Where the Tracks End

The Abandoned Willimantic River Railway

Written by: Sean L.

Photographs By: Amanda H.

     Along the banks of a lively river in a bustling town, there lies a world hidden in plain sight. Much like another former rail yard that we investigated long ago, Cedar Hill, this is a place outside the bonds of society. It is a place that has become its own little world, where the unexplained and the unexpected walk hand in hand. This is all that remains of the once prominent Willimantic River Railway. Though it may not be as dark and depressing as the abandoned Cedar Hill rail depot in New Haven, it is just as wild and dangerous. This is a world that nature has reclaimed, and the wilderness has claimed dominion over the land. The last remnants of mankind’s kingdom slowly crumble against the weight of time. Tracks have been ripped up. Train cars have been left to rot. An old bridge still runs across the river, decaying in the sun. Although the world left this place behind a long time ago, many different forms of life have come to call it home. On our investigation, we encountered signs of birds, beasts, and even humans living amongst the underbrush.

   The official entrance to the Willimantic River can be found on Columbia Avenue. Sitting right before the Columbia/Windham town line, the area is technically a part of the Hop River State Park Trail. Commonly used for biking and hiking, the trail begins here and extends all the way to the Vernon town line. It is describes as a perfect two mile ride or walk for your average outdoorsmen, but it wasn’t always this way. In the mid 1990’s, the town of Willimantic was a hotspot for railways and train yards. One of the older and more prominent lines ran across the picturesque Willimantic River. However, a fierce rainy season during the summer of 1955 caused major flooding in the area. The flooding permanently crippled some of the bridges on the Willimantic River line, causing it to be decommissioned shortly after. Following its closure, the land was converted into a recreational area. The former railway bed was removed and covered with gravel, making the paths perfect for bikers. It is now managed by the Connecticut Department of Environmental Energy and Protection, and maintained by local volunteers and organizations. However, not everything was removed from this former railway line.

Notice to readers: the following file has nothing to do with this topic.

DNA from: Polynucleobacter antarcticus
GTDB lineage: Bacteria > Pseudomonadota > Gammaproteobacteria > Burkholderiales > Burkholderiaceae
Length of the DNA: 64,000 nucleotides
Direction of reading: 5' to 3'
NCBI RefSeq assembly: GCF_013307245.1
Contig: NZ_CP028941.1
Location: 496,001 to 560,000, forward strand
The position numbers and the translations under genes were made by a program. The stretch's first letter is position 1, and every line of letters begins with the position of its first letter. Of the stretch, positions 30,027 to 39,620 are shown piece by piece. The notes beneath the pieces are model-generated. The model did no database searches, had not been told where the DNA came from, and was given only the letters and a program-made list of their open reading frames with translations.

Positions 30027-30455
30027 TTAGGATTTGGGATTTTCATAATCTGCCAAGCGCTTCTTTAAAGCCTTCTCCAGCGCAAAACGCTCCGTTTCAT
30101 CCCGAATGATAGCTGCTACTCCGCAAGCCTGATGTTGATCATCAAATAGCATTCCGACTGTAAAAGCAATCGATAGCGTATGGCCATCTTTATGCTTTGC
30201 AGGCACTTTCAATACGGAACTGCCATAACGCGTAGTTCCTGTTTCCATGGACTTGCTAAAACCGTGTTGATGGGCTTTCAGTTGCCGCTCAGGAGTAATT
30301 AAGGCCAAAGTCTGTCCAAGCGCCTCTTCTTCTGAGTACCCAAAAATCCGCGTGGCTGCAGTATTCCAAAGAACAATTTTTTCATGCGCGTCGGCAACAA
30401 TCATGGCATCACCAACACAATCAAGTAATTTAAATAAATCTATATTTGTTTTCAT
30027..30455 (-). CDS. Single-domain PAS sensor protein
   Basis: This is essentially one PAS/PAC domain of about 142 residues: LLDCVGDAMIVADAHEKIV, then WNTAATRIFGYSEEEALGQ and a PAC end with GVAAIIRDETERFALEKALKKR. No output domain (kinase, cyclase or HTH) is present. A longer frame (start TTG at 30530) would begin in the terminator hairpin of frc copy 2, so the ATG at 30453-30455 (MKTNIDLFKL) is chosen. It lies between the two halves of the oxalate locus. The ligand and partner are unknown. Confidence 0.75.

The crown jewel of the abandoned Willimantic River Railway is the bridge. This ancient trestle runs across the Willimantic River, and can be seen from the road. At first glance, it is hard to tell whether or not the bridge is still in use. Once you get up close, it become abundantly clear. The bridge is very rusted, and the wooden support beams have become old and frail. It is about two hundred feet across the bridge, which stands over fifty feet above the running waters of the Willimantic River. Wild vines and vegetation grow all around it. The bridge is quite unsafe and very unstable. We crossed it by going one step at a time, though the entire structure seemed to creek and sway with each and every step. It is not recommended to cross this bridge. It has been nicknamed “The Bridge of Death,” after Monty Python and the Holy Grail. However, it’s much more reminiscent of the railway bridge from Stand by Me. Halfway across it, I almost expected to hear Wil Wheaton yell, “Train!” Sadly though, it has been many years since any locomotive passed across this old structure.